One of the things about small towns in West Central Ohio is that they often have their own radio stations. Sidney was no different, and had a little radio station that played an astonishing variety of what the people in that area needed. You got the farm report, you got yard sale advertisements, you got the sports all the kids in the area did, and you got music.
It was a simple radio station, meaning it had exactly what it needed and no more. In this case, at that time, that meant a mike, a transmitter, a couple of turntables, and a supply of records (yes, vinyl). I’d already had one experience in shooting someone with turntables, and by now the car had aired itself out, which was very good.
Now one of the things I did in my job as a photojournalist was to be the eyes of the county I worked and lived in, and it pretty much gave me free rein to go anywhere I wanted, within reason.
One day I was driving past the radio station, which I had playing in the car, and figured, simply, “How hard can it be?”…to talk my way into a radio station and take pictures, in the studio, that was on the air at the time.
Questions like that have never stopped me, much less slowed me down. I barely had time to put the blinker on before I pulled into the parking lot, where was only one other car. I wandered in with my cameras clattering against each other and the camera bag slung over my right shoulder.
The speakers in what could have been considered the lobby were playing what the DJ was saying, and he waved me to come on in as he put on a song and swung the mike out of the way.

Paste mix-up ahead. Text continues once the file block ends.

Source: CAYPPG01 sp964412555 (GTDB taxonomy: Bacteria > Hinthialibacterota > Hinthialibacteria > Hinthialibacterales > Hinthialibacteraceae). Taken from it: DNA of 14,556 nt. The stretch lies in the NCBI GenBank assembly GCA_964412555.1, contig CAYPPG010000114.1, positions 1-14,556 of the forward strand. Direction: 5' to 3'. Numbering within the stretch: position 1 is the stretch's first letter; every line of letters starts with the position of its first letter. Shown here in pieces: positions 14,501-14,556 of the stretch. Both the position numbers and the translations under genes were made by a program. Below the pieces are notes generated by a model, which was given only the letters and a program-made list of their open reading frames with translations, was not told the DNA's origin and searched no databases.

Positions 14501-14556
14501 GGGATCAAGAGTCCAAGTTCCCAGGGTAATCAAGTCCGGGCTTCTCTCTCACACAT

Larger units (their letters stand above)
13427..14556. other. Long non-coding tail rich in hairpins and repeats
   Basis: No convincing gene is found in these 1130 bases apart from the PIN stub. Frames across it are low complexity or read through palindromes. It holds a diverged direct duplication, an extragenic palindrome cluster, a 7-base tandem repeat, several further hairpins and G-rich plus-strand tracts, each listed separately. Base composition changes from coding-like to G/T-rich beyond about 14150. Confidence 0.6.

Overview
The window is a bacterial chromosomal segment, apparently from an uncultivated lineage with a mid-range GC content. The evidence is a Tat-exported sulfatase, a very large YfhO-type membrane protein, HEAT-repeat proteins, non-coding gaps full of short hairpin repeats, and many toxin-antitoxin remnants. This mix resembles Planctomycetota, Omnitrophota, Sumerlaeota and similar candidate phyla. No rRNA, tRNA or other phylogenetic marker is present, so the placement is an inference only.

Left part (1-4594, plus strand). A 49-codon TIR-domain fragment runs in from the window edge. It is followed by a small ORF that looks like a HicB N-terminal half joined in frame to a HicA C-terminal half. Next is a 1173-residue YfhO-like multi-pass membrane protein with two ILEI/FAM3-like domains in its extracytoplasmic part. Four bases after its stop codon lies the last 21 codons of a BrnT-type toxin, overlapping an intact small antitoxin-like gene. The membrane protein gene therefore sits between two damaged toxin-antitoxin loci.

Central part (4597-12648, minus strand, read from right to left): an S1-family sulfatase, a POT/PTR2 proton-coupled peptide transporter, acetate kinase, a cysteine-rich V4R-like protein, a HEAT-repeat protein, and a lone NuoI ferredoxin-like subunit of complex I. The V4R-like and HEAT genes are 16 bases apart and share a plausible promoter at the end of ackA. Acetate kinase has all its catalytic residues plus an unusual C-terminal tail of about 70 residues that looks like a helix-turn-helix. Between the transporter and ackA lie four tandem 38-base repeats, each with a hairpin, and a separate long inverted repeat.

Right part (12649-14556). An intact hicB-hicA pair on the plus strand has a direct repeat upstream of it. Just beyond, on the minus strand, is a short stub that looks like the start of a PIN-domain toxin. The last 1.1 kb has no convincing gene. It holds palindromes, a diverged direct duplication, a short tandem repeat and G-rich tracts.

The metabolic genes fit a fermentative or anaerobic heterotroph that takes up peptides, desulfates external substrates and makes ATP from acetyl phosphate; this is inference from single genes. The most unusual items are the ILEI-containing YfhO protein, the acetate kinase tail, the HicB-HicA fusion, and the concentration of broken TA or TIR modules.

He stood up, leaned over the console and shook my hand as I introduced myself, and we chatted for a bit before he stole a quick glance at the clock and asked me to hang on a second, he had to do the weather report.
He glanced out the window, which was, mind you, open, and told all of Shelby County that the weather was clear and there wasn’t a cloud to be seen. I’d never, ever heard such an accurate, and simple, weather report, but there wasn’t one thing wrong with it. I’d been in studios before, but they were usually isolated beyond comprehension. To have a window in this one, that opened, mind you, blew me away.
We talked for a bit, and I got another shot of someone with turntables (but better this time than in the other story) and he told me about how he’d almost gotten fired one time for playing In A Gadda Da Vida (the full length version) one evening just before going off the air, and how much fun the job could be when you just let it be fun.
After that, we’d run into each other every now and again, and I’d stop by the station between assignments just to say hi, often late at night when he wasn’t too busy, and he was always glad to see me, and was often the only one there. I could sense that there was a loneliness inside that was covered up by a gregarious persona on the air, and the times I stopped by were times he could “let his hair down” so to speak. We both had a lot of fun just chatting on those evenings.
And I noticed that Kodachrome and Blue Moon were played a little more often after that.
I’d be going off to shoot something in a nearby town, and while I was driving there, it was nice to hear a friendly voice from the radio, “and up next, for our photographer from the Sidney Daily News on his way to shoot another assignment you’ll see soon enough, is a song I’m sure he, and you, will appreciate.” – and out would waft “Kodachrome”.
And it got me thinking…
He and I both worked for and with the public, but we did it, for the most part, alone, and even though many other people heard it over the airwaves, when I heard that voice come out of the radio, it was one lonely person talking to another one, letting him know that somewhere, someone cared, and wanted to share a smile in a language both people understood.
And in that 1979 Ford Fairmont, driving alone on a dark country road to my next assignment, I did smile.